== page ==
GardenSMART :: Groundcover Sedums Make Gardening Easy
Groundcover Sedums Make Gardening Easy
By Justin Hancock, Costa Farms Garden Expert Photographs courtesy of Costa Farms
I've always had a bit of an appreciation for the low-growing groundcover.
Sedum is one of those tried-and-true garden plants that generations of gardeners have come to depend on. That makes them fantastic to have in the garden, but that can also make them seem a little boring because they’re so common. Dig in, though, and you’ll discover there’s probably a much wider range of sedum varieties available, including easy-care groundcover varieties that show off the same no-fuss nature as their upright cousins, but bring in a dazzling array of colors and textures.
One of the coolest things about these groundcover sedum varieties is the different way they can be packaged. Drop and Grow Sedum Tiles, for example, took me by surprise by how fun and easy using groundcover sedums could be in the landscape.
The interesting – eye-opening, actually (at least for me) – thing about them is that Drop and Grow Sedum Tiles are made of a bunch of cuttings of different sedum types planted together. This creates a lush, interesting look; much more so than if you have just a single variety. It’s all the better when the tiles are made of stunning varieties such as bright and cheery 'Angelina' paired with purple-toned 'John Creech'.
The other fun thing is that they’re oh-so-easy to plant. There’s no digging required because they’re such easy-care plants. You just lay the mat on loosened soil, water well, and you can kick back, relax, and watch them grow.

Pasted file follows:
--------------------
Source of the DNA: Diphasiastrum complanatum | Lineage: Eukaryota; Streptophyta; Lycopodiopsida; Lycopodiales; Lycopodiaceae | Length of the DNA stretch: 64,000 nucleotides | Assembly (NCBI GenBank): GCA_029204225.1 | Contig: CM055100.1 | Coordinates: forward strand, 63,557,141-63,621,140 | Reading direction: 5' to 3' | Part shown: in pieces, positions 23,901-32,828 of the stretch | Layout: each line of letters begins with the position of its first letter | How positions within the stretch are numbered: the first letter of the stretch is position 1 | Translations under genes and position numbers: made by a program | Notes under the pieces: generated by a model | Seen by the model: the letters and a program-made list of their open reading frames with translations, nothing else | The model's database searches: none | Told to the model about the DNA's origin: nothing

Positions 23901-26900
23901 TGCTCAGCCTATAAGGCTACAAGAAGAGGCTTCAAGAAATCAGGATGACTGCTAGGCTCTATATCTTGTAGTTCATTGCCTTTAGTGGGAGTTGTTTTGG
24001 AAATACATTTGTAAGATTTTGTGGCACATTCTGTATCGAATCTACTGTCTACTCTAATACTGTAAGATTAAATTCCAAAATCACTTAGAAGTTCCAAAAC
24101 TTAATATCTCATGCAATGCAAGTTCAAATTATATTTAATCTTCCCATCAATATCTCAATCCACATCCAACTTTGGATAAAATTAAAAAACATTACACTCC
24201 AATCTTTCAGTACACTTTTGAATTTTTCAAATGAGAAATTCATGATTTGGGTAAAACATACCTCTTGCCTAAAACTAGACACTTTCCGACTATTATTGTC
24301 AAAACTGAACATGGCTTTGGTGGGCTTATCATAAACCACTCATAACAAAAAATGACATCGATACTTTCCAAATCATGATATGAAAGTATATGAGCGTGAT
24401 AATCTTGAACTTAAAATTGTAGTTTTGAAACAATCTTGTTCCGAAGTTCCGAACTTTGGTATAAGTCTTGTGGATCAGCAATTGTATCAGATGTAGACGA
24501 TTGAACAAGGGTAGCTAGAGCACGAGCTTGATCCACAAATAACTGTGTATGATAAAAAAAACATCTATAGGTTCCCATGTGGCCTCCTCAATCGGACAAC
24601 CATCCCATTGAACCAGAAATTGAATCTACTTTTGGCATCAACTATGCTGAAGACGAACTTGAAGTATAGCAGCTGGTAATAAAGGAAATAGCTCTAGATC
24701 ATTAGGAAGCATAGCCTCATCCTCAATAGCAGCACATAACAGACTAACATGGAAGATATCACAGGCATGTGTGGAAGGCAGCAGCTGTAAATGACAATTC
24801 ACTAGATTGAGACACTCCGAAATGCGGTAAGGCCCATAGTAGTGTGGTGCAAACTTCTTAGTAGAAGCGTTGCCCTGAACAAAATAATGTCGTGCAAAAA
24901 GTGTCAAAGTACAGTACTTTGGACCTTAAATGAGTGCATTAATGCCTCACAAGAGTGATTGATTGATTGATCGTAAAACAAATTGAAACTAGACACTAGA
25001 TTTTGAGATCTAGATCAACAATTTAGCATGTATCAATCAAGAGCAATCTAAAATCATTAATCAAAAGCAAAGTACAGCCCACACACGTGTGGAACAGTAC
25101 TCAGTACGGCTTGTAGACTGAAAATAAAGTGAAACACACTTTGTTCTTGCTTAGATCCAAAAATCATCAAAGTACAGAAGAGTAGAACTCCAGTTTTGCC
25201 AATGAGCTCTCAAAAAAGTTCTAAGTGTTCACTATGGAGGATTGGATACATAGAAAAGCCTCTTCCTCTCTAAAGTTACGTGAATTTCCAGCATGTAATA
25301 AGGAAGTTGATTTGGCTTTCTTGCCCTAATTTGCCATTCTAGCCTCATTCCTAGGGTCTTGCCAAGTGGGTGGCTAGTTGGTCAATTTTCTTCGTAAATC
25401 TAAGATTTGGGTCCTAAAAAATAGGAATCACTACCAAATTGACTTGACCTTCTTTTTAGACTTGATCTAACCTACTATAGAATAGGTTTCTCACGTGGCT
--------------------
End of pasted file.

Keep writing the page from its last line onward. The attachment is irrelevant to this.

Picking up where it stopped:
This creates a ton of versatility on how you can incorporate groundcover sedum tiles in your landscape. A classic option is to edge a walkway or grow them in between flagstones in a path. Because the sedums are low-growing, they are not tripping hazards. Plus, they’re drought tolerant and beautiful! They’re also great if you want to go green: Breaking up pavers with sedum tiles creates a permeable surface, allowing the absorption of moisture into your yard, rather than creating runoff lost to the storm sewer system.
Another idea? Employ these sedums as a lawn replacement to add beauty to sun-filled spots. They make weekly maintenance easier since you never have to mow (or irrigate) them.
Groundcover sedums are also ideal for creative gardening DIY projects. Go to Pinterest, for example, and you’ll find spectacular ways sedums have been used in decor, particularly in no-fuss vertical gardens and living walls. Sedums are fab on roofs, too – whether it’s your home or garage, or a smaller scale like a doghouse or even a birdhouse. Or, use wire to fasten two hanging baskets together to make a globe that you can fill with soil – then add groundcover sedums around the sphere’s perimeter to make a stunning hanging basket.
By Kelsey Minalga, Ball Ingenuity
Photographs courtesy of Ball Ingenuity
The flower industry is busy bringing new and exciting fall plants to the mix. And one of the most popular accent plants for the season is celosia, also know by the common name cockscomb.
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